The effect of classroom use of an electronic group support system on student critical thinking, performance and satisfaction
Judith Lorene Ayoub, The University of Arizona, United States
The University of Arizona . Awarded
The use of an Interactive Computer Classroom (ICC) as compared to a traditional lecture format (LEC) for a nursing management course taught during the fall semester 1996 was examined in this study. The ICC was structured around Group Systems Support software, a tool previously used in business settings for group decision-making activities. The outcomes included critical thinking, measured by written responses completed at the end of each class and by scores from the California Critical Thinking Skills Test; academic performance, measured by the management course’s midterm grades; and student satisfaction, measured by attendance and course evaluations. To consider generalizability of performance, the midterm examination scores of a concurrent nursing course were also measured. The management course midterm scores of the ICC group were significantly higher than those of the LEC group. The response to the open-ended-questions of the student evaluations indicated strong support of the participation made available by the computer activities but frustration with the computer hardware and software. Further evidence supporting student satisfaction was that six students requested to be transferred to the ICC group when the study was completed at mid-semester, while no students chose to move to the LEC group. There were no significant differences in scores for the California Critical Thinking Skills Test, the midterms grades for a concurrent nursing course, and class attendance.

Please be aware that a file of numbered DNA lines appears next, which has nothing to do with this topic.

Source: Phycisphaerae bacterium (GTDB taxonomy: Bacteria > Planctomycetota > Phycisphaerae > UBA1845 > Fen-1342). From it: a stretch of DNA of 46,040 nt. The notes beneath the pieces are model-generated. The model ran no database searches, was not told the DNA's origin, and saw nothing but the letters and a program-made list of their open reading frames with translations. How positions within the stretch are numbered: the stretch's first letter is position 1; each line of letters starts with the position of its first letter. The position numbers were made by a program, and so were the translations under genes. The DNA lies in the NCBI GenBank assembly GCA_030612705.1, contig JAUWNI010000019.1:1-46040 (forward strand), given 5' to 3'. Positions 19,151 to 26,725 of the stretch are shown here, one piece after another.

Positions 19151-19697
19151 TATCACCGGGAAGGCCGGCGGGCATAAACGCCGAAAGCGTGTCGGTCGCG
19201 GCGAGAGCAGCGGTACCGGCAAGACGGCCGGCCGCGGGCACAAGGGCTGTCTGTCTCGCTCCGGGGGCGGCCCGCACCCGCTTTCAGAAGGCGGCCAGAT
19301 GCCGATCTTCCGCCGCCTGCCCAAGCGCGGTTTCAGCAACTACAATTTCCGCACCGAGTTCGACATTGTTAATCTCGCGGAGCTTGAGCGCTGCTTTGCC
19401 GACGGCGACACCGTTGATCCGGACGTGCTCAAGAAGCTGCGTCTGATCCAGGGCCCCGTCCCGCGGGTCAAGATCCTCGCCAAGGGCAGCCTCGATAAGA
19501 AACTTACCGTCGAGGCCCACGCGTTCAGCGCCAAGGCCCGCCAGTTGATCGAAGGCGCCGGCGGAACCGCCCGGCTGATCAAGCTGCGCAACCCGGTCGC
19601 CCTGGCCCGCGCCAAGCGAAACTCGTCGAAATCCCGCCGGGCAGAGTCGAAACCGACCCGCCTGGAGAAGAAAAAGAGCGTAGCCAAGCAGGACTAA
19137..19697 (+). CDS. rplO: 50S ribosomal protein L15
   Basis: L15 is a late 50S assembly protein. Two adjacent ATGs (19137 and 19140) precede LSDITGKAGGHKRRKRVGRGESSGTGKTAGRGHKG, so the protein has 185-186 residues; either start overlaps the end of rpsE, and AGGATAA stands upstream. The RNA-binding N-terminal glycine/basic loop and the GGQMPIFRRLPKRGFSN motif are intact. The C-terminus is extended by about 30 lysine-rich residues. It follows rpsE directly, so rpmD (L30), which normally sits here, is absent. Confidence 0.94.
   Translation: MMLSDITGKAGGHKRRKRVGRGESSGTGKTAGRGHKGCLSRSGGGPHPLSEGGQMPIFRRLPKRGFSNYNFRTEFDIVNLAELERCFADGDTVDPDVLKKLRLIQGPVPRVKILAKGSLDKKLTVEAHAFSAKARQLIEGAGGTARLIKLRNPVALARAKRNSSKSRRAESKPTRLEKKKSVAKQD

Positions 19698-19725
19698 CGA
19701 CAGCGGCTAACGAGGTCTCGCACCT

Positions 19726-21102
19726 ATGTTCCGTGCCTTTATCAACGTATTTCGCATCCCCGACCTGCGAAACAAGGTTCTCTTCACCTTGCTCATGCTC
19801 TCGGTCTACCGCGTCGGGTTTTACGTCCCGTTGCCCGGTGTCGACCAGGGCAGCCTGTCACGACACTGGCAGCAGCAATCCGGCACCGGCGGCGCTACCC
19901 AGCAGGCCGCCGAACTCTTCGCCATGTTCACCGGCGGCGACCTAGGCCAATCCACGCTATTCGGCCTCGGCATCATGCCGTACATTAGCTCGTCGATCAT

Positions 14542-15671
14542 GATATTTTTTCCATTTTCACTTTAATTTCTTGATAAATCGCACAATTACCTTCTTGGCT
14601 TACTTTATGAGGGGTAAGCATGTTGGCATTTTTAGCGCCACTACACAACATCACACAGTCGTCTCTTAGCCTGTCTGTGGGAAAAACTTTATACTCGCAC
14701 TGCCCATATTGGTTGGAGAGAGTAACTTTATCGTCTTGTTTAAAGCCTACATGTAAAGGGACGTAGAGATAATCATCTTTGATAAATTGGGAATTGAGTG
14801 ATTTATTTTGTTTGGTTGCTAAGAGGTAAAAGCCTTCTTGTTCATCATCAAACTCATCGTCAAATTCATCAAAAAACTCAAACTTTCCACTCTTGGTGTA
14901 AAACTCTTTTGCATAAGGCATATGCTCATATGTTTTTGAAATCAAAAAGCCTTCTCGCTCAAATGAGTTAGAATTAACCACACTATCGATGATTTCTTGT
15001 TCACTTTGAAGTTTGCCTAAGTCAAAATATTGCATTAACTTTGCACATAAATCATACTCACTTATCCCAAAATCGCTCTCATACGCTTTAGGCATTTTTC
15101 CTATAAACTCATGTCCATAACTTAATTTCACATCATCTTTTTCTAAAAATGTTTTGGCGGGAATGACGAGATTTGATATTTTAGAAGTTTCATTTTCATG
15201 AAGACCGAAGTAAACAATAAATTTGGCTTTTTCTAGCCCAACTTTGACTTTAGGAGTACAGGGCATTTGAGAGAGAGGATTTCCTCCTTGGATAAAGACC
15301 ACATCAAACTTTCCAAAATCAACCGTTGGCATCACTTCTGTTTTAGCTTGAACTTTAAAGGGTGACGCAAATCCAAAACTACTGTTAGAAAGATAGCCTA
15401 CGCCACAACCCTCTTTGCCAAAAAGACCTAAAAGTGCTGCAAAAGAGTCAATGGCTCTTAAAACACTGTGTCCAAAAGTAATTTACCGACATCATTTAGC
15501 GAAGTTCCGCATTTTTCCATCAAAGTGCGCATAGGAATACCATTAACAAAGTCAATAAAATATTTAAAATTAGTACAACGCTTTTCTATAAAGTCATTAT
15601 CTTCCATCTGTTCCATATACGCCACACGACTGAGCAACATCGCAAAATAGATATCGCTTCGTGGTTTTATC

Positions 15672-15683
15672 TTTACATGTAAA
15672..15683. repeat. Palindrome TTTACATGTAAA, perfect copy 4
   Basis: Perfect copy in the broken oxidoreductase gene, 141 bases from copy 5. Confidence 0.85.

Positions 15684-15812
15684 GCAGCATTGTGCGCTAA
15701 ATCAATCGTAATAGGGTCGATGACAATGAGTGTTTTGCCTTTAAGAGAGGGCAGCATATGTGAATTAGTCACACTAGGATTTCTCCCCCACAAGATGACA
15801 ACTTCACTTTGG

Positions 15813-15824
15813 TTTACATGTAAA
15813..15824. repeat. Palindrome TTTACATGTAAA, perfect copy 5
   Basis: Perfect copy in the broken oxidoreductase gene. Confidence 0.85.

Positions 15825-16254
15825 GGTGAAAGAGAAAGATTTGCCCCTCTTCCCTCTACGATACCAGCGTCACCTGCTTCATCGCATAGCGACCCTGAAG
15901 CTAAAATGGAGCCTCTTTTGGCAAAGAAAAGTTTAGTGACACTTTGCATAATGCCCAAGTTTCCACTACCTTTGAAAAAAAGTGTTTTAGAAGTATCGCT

Ayoub, J.L. The effect of classroom use of an electronic group support system on student critical thinking, performance and satisfaction. Ph.D. thesis, The University of Arizona. Retrieved February 23, 2019 from https://www.learntechlib.org/p/124739/.
Citation reproduced with permission of ProQuest LLC.
For copies of dissertations and theses: (800) 521-0600/(734) 761-4700 or https://dissexpress.umi.com